The world is expected to add another billion people within the next 15 years, bringing the total global population from 7.3 billion in mid-2015 to 8.5 billion in 2030, 9.7 billion in 2050, and 11.2 billion by 2100, according to new estimates from the UN.
Currently, 60 percent of the global population lives in Asia, 16 percent in Africa, 10 percent in Europe, 9 percent in Latin America and the Caribbean, and only 5 percent in North America and Oceania. China and India are the largest countries in the world, together making up almost 40 percent of the world population.
But those numbers won’t stay that way for long.
It’s all about Africa.
The UN’s projections for Africa are pretty mind-blowing. Africa is expected to more than double its population by 2100. Africa currently accounts for 16 percent of the global population. The UN expects that proportion to rise to 25 percent in 2050 and 49 percent by 2100.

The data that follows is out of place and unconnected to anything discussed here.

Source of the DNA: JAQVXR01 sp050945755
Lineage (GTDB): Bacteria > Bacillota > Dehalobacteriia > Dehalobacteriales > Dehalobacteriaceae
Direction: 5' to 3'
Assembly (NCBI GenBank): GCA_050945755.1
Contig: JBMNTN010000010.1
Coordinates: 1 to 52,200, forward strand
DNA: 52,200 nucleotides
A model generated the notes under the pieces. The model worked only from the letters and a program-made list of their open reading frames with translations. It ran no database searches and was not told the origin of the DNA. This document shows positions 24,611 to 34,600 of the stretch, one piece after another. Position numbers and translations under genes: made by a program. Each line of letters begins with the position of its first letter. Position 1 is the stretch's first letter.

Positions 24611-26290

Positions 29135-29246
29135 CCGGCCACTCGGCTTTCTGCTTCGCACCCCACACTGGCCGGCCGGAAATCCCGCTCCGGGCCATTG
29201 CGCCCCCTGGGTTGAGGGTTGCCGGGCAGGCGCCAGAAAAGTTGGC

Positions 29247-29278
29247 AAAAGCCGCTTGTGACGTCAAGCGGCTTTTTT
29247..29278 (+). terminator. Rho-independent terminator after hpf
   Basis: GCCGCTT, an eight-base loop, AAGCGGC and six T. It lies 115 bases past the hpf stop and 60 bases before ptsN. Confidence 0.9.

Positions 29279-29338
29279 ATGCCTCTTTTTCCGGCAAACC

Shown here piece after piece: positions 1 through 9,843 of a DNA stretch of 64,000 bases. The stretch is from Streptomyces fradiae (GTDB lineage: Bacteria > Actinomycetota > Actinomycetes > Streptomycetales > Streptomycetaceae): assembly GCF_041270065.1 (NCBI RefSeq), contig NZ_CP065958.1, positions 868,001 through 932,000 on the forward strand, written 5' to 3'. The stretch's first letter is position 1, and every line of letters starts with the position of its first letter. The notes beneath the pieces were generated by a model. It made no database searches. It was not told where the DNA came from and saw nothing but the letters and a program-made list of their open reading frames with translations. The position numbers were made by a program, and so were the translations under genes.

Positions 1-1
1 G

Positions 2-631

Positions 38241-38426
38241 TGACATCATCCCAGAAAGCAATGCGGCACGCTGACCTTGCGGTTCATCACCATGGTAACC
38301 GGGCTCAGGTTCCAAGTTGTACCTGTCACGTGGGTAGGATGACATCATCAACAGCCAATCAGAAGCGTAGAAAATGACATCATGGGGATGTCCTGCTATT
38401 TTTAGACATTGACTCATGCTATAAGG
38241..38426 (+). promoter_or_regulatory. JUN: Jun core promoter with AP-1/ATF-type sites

These are astounding predictions. The charts that accompany the article help grasp the magnitude of the population shifts we‘re talking about. And though the year 2100 looks like an impossible date written out, it suddenly doesn’t sound too far off.